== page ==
Friday, 8 January 2016

Odd Squads and Lucky Sods: The Plays of John Godber

Those involved with theatre and drama may well be familiar with the name John Godber. Originally from a mining family in Upton, West Yorkshire, Godber was later to become an adopted son of Hull.

After training as a teacher at Bretton Hall College, West Bretton, he was employed at Minsthorpe High School where he was promoted to head of drama. He moved to Hull to take up a lecturing position at the University of Hull where he was made a Professor of drama.

In 1984 Godber began an association with Hull Truck Theatre as Artistic Director in 1984. At this time the theatre was struggling financially and was situated in its old location on Spring Street. During his time there, the theatre’s financial position improved, its reputation grew nationally, and a new home on Ferensway was negotiated as part of the St Stephens shopping centre development.

Programme for a John Godber play staged at the Spring Street Theatre [U DJG/9]

Over the years many of Godber’s plays have been staged at Hull Truck. One of his most popular productions is Bouncers, performed on numerous occasions and stages. The play was first performed at the Edinburgh Fringe Festival in 1977 by drama students from Bretton Hall College. However, it was at Hull Truck during the 1980s that the play really came to prominence. It went on to be incredibly successful, being made into a TV production and becoming a staple on school syllabuses.

Godber has received many awards for his writing. Between 1981 and 1983 he won numerous awards at the National Student Drama Festival. He won five Edinburgh Fringe Festival awards including the 1984 Laurence Olivier Comedy of the Year award for Up 'n' Under. Bouncers was nominated for UK Comedy of the Year in 1985, won several Los Angeles Critics Circles awards and five awards in Chicago in 1987. On the Piste was nominated for Comedy of the Year in 1993, whilst April in Paris was nominated for Comedy of the Year in 1994. My Kingdom for a Horse was nominated for an alternative BAFTA and a television version of Shakers was nominated the UK's Best Children's TV Drama. Perhaps most notably though, he won two BAFTAs in 2005 for his screenplay ‘Odd Squad’. This was written, directed and filmed on location in Hull, and was broadcast as part of BBC’s children’s television programming.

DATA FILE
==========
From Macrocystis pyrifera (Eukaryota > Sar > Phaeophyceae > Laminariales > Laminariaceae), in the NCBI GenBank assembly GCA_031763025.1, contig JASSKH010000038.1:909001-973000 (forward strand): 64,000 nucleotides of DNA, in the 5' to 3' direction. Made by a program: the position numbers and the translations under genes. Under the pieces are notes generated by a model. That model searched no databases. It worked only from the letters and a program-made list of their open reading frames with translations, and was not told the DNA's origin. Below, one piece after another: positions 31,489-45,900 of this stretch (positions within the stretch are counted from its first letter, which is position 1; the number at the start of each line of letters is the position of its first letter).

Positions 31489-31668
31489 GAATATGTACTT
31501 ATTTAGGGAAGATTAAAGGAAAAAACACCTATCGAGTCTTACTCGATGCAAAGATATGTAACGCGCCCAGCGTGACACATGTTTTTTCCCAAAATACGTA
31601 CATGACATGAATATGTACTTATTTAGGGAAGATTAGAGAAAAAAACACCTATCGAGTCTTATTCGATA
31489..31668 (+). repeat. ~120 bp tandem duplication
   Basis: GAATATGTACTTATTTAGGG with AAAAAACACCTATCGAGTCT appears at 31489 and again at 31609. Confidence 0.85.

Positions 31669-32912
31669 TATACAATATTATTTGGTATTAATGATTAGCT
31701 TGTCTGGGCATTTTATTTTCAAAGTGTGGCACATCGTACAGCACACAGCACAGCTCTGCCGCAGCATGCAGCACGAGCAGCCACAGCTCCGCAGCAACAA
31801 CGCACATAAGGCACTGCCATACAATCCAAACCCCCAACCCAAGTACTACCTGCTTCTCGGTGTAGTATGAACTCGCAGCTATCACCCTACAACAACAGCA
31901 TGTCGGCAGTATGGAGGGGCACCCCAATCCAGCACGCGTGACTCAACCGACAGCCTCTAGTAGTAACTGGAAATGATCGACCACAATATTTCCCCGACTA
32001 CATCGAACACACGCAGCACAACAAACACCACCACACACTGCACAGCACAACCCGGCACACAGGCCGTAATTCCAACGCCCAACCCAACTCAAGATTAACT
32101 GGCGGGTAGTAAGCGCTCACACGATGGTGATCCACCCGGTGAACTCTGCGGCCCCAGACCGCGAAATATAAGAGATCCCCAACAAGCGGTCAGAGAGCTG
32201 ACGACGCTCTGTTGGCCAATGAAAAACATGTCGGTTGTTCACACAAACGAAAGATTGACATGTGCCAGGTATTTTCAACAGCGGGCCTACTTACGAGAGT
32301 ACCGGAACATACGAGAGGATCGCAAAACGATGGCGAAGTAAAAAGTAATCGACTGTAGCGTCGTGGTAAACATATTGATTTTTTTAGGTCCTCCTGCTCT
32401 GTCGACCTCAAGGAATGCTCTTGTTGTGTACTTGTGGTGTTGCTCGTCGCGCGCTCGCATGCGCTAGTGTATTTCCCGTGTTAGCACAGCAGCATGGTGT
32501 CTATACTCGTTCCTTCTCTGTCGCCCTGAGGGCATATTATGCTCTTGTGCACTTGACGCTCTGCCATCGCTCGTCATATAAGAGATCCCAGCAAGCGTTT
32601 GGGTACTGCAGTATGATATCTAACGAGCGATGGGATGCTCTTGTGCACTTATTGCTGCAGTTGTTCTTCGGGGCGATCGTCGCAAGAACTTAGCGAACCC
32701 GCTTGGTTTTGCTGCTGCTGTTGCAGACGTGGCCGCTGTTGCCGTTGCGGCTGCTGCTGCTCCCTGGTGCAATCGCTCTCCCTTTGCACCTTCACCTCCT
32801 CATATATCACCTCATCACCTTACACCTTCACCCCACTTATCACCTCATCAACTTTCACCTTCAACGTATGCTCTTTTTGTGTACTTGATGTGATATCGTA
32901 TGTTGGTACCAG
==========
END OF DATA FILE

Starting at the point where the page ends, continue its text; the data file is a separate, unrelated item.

Programme for Happy Families performed at the Theatre Royal, Windsor, in 1993 [U DJG/9]

In the 1993 ‘Plays and Players Yearbook’ Godber was calculated to be the third most performed playwright in the UK behind William Shakespeare and Alan Ayckbourn. Recognising that his papers contained records of significance to the city and to the University’s unique literary archives, Godber deposited his papers with Hull University Archives in 2006.

The papers include notebooks containing drafts and directions regarding the staging of Godber’s productions and adaptations, scripts, correspondence, publicity material, programmes, photographs and videos. There is also material relating to work produced in collaboration with his wife, the playwright and actress Jane Thornton (also known as Jane Clifford).

Directors notebooks kept by John Godber [U DJG/1]

Having been catalogued by Kate Butler, one of our archive assistants, these papers are now available for use by researchers. Anyone wanting to access this material can do so in the searchroom at Hull History Centre. You can search the collection using our online catalogue, simply search for U DJG using the RefNo search field. If you prefer to browse the catalogue, a PDF version is available to download.

Claire Weatherall, Assistant Archivist, Hull University Archives

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